One of the key concerns with physical barriers is that they are more likely to provide protection against larger particles than smaller particles, especially as time spent in the space increases. The studies above examined a very brief period of time (< 15 min), which is sufficient to analyze dispersion and infection risk from a single cough or sneeze from a single source. This simplified model may be more applicable to settings where healthy workers have numerous short interactions during a day and customers do not linger (e.g., retail). However, these models are less applicable in settings where people share the space over a prolonged period (e.g., offices or classrooms), or when there is a greater likelihood of having more than one source in the room, as during periods of high community transmission.
This is a particular concern in classrooms, where exposure duration is prolonged, masking fit and compliance are variable, and covering the face may create challenges in communicating with young children. Epple et al.17 simulated a classroom using fog-emitting mannequins and aerosol sensors to look at the protective effect of masking, physical barriers, window opening, and personalized ventilation. Masking alone resulted in the neighbouring “students” being quickly exposed to aerosols that escaped the mask. However, adding a partition prevented aerosol exposure for about 10–13 minutes, at which point the fog began to overtop the source cubicle, contaminating those to the left and right. To address this, the authors also tested the use of a personalized ventilation system, in which flexible aluminum tubing suspended above each desk suctions air from the top of the cubicle, which greatly reduced aerosol accumulation within the cubicle (qualitative analysis only).
Restaurants also present unique challenges. Because people must remove their mask to eat, and eating may also be associating with socializing, tabletop dividers or cubicles have become a key measure to block the exchange of respiratory particles. Body heat and the heat of the food itself can also facilitate the rise and spread of respiratory particles.16 Liu et al.18 created two CFD models to look at the effect of multiple sources with or without partitions in two dining rooms over a 30-minute period. They compared a larger cafeteria with 1.8 m occupant spacing (ventilated at 19.5 ACH) with a narrow, more densely occupied restaurant ventilated at 9.1 ACH. The placement of barriers throughout the space impeded mixing driven by the room’s air supply, which reduced the lateral movement of aerosols. However, risk throughout the space varied depending on the positions of both the source and the other diners: most customers saw decreases in risk, but some experienced small increases in risk. Overall, infection risk was much lower in the larger, better ventilated space and barriers had little impact, most likely because of better spacing between diners (1.8 m apart). In contrast, the presence of barriers had a more positive (but still small) effect in the narrower, less-ventilated space.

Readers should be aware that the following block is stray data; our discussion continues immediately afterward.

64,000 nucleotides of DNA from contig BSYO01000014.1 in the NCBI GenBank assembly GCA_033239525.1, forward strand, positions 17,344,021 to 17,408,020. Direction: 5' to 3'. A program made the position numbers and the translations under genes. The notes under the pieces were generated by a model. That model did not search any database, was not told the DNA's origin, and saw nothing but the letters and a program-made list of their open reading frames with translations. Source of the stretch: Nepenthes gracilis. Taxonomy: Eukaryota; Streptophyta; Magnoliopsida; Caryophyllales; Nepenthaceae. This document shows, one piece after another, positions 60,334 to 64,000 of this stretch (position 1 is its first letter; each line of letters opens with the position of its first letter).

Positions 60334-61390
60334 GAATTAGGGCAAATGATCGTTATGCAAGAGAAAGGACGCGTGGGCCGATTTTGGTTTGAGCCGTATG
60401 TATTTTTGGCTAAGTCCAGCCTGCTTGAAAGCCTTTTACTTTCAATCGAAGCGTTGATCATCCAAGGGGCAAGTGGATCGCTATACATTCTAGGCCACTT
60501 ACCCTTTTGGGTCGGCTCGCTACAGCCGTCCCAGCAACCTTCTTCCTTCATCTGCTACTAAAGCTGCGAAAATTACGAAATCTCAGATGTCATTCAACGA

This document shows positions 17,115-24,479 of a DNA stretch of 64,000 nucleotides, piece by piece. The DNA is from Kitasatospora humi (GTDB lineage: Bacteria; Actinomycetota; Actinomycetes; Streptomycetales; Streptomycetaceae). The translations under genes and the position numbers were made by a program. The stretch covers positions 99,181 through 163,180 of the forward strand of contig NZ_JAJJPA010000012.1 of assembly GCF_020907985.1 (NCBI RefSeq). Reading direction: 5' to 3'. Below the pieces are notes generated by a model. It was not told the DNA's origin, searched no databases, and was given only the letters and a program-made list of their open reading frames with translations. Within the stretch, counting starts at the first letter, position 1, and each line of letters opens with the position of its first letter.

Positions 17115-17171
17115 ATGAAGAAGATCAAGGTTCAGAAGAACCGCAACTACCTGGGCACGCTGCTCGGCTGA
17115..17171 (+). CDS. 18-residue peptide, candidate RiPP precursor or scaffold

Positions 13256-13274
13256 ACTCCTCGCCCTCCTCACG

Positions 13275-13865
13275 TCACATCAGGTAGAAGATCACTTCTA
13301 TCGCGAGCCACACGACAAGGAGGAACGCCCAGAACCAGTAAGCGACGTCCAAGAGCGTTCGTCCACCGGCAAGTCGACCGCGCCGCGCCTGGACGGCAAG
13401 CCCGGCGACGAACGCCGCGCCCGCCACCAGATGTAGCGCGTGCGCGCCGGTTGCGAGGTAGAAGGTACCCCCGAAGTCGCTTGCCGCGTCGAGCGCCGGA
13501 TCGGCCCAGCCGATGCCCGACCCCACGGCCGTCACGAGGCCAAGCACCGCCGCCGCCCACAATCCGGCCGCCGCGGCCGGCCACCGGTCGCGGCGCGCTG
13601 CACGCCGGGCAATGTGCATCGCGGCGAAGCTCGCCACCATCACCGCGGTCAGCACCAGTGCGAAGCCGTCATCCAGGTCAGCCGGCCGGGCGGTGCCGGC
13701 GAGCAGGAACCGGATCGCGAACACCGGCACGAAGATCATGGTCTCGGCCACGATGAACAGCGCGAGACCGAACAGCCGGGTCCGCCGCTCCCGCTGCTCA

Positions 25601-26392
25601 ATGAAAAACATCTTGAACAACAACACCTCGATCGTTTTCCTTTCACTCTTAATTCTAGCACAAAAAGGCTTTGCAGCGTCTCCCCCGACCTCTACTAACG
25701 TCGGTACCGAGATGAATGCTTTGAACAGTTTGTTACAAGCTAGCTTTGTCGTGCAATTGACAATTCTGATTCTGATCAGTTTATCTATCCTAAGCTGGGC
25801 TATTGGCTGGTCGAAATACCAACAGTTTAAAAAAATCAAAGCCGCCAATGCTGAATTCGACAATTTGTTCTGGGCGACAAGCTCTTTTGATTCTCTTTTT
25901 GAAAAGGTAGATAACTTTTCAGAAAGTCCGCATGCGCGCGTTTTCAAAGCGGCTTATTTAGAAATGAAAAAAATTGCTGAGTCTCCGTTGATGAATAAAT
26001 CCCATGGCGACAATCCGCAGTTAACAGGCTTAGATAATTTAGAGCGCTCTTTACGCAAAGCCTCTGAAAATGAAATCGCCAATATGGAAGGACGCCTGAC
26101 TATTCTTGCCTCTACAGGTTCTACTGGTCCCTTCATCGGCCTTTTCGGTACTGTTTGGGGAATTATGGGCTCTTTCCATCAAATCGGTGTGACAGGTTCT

Another concern is that diners may occupy the same seat or cubicle in quick succession, such that particles exhaled by the previous occupant are inhaled by the next. Liu et al.18 looked at how the diner’s own exhaled breath might accumulate within the cubicle under specific airflow conditions when barriers are in place. They determined that barriers did lead to accumulation, but that waiting for at least six minutes before reoccupying the seat caused infection risk to drop from approximately 4.5% to less than 1%. Similarly, Ye et al.16 reported that table-top barriers resulted in the accumulation of exhaled breath, and that the effect was stronger for tables with “cross partitions” than for linear partitions extending down the length of the table only. It took 11 minutes for this accumulation of exhaled breath to decrease to background levels, although the greatest risk reduction (80–90%) occurred in the first two to three minutes. Both studies concluded that partitions were valuable for reducing (but not eliminating) infection risk to neighbors, but they also created a small risk for subsequent diners over the time frames studied. However, even this small risk might have been negated if the models had accounted for the random movements of occupants and subsequent effects on mixing.
Generally, the studies reviewed here reported an overall positive impact of installing barriers. They can reduce (but not eliminate) lateral spread, and the benefits are greatest for the nearest neighbors, rather than those far away or on the same side of the barrier. In addition, the models are useful to demonstrate the high degree of heterogeneity within indoor environments. It is not always possible to visually assess an individual’s risk, as factors like the configuration and flow rate of the ventilation system and the ability of barriers to either impede or accentuate airflow can result in unpredictable pockets of high or low risk.18
The virtual and physical models described above also have several limitations, which may result in their overall benefit being overestimated. They examine exposures lasting less than half an hour, which are less helpful to understand infection risk in settings such as classrooms or offices. They do not account for speech — especially loud speech in a noisy venue — which would increase particle emission. They do not account for factors like people moving in their seats, turning their heads, or moving about the room, which would affect mixing and could increase or decrease the chance of exposure. Finally, the CFD models in particular do not account for passive infiltration and exfiltration of air from the space, which may then affect the degree of dispersion throughout the room.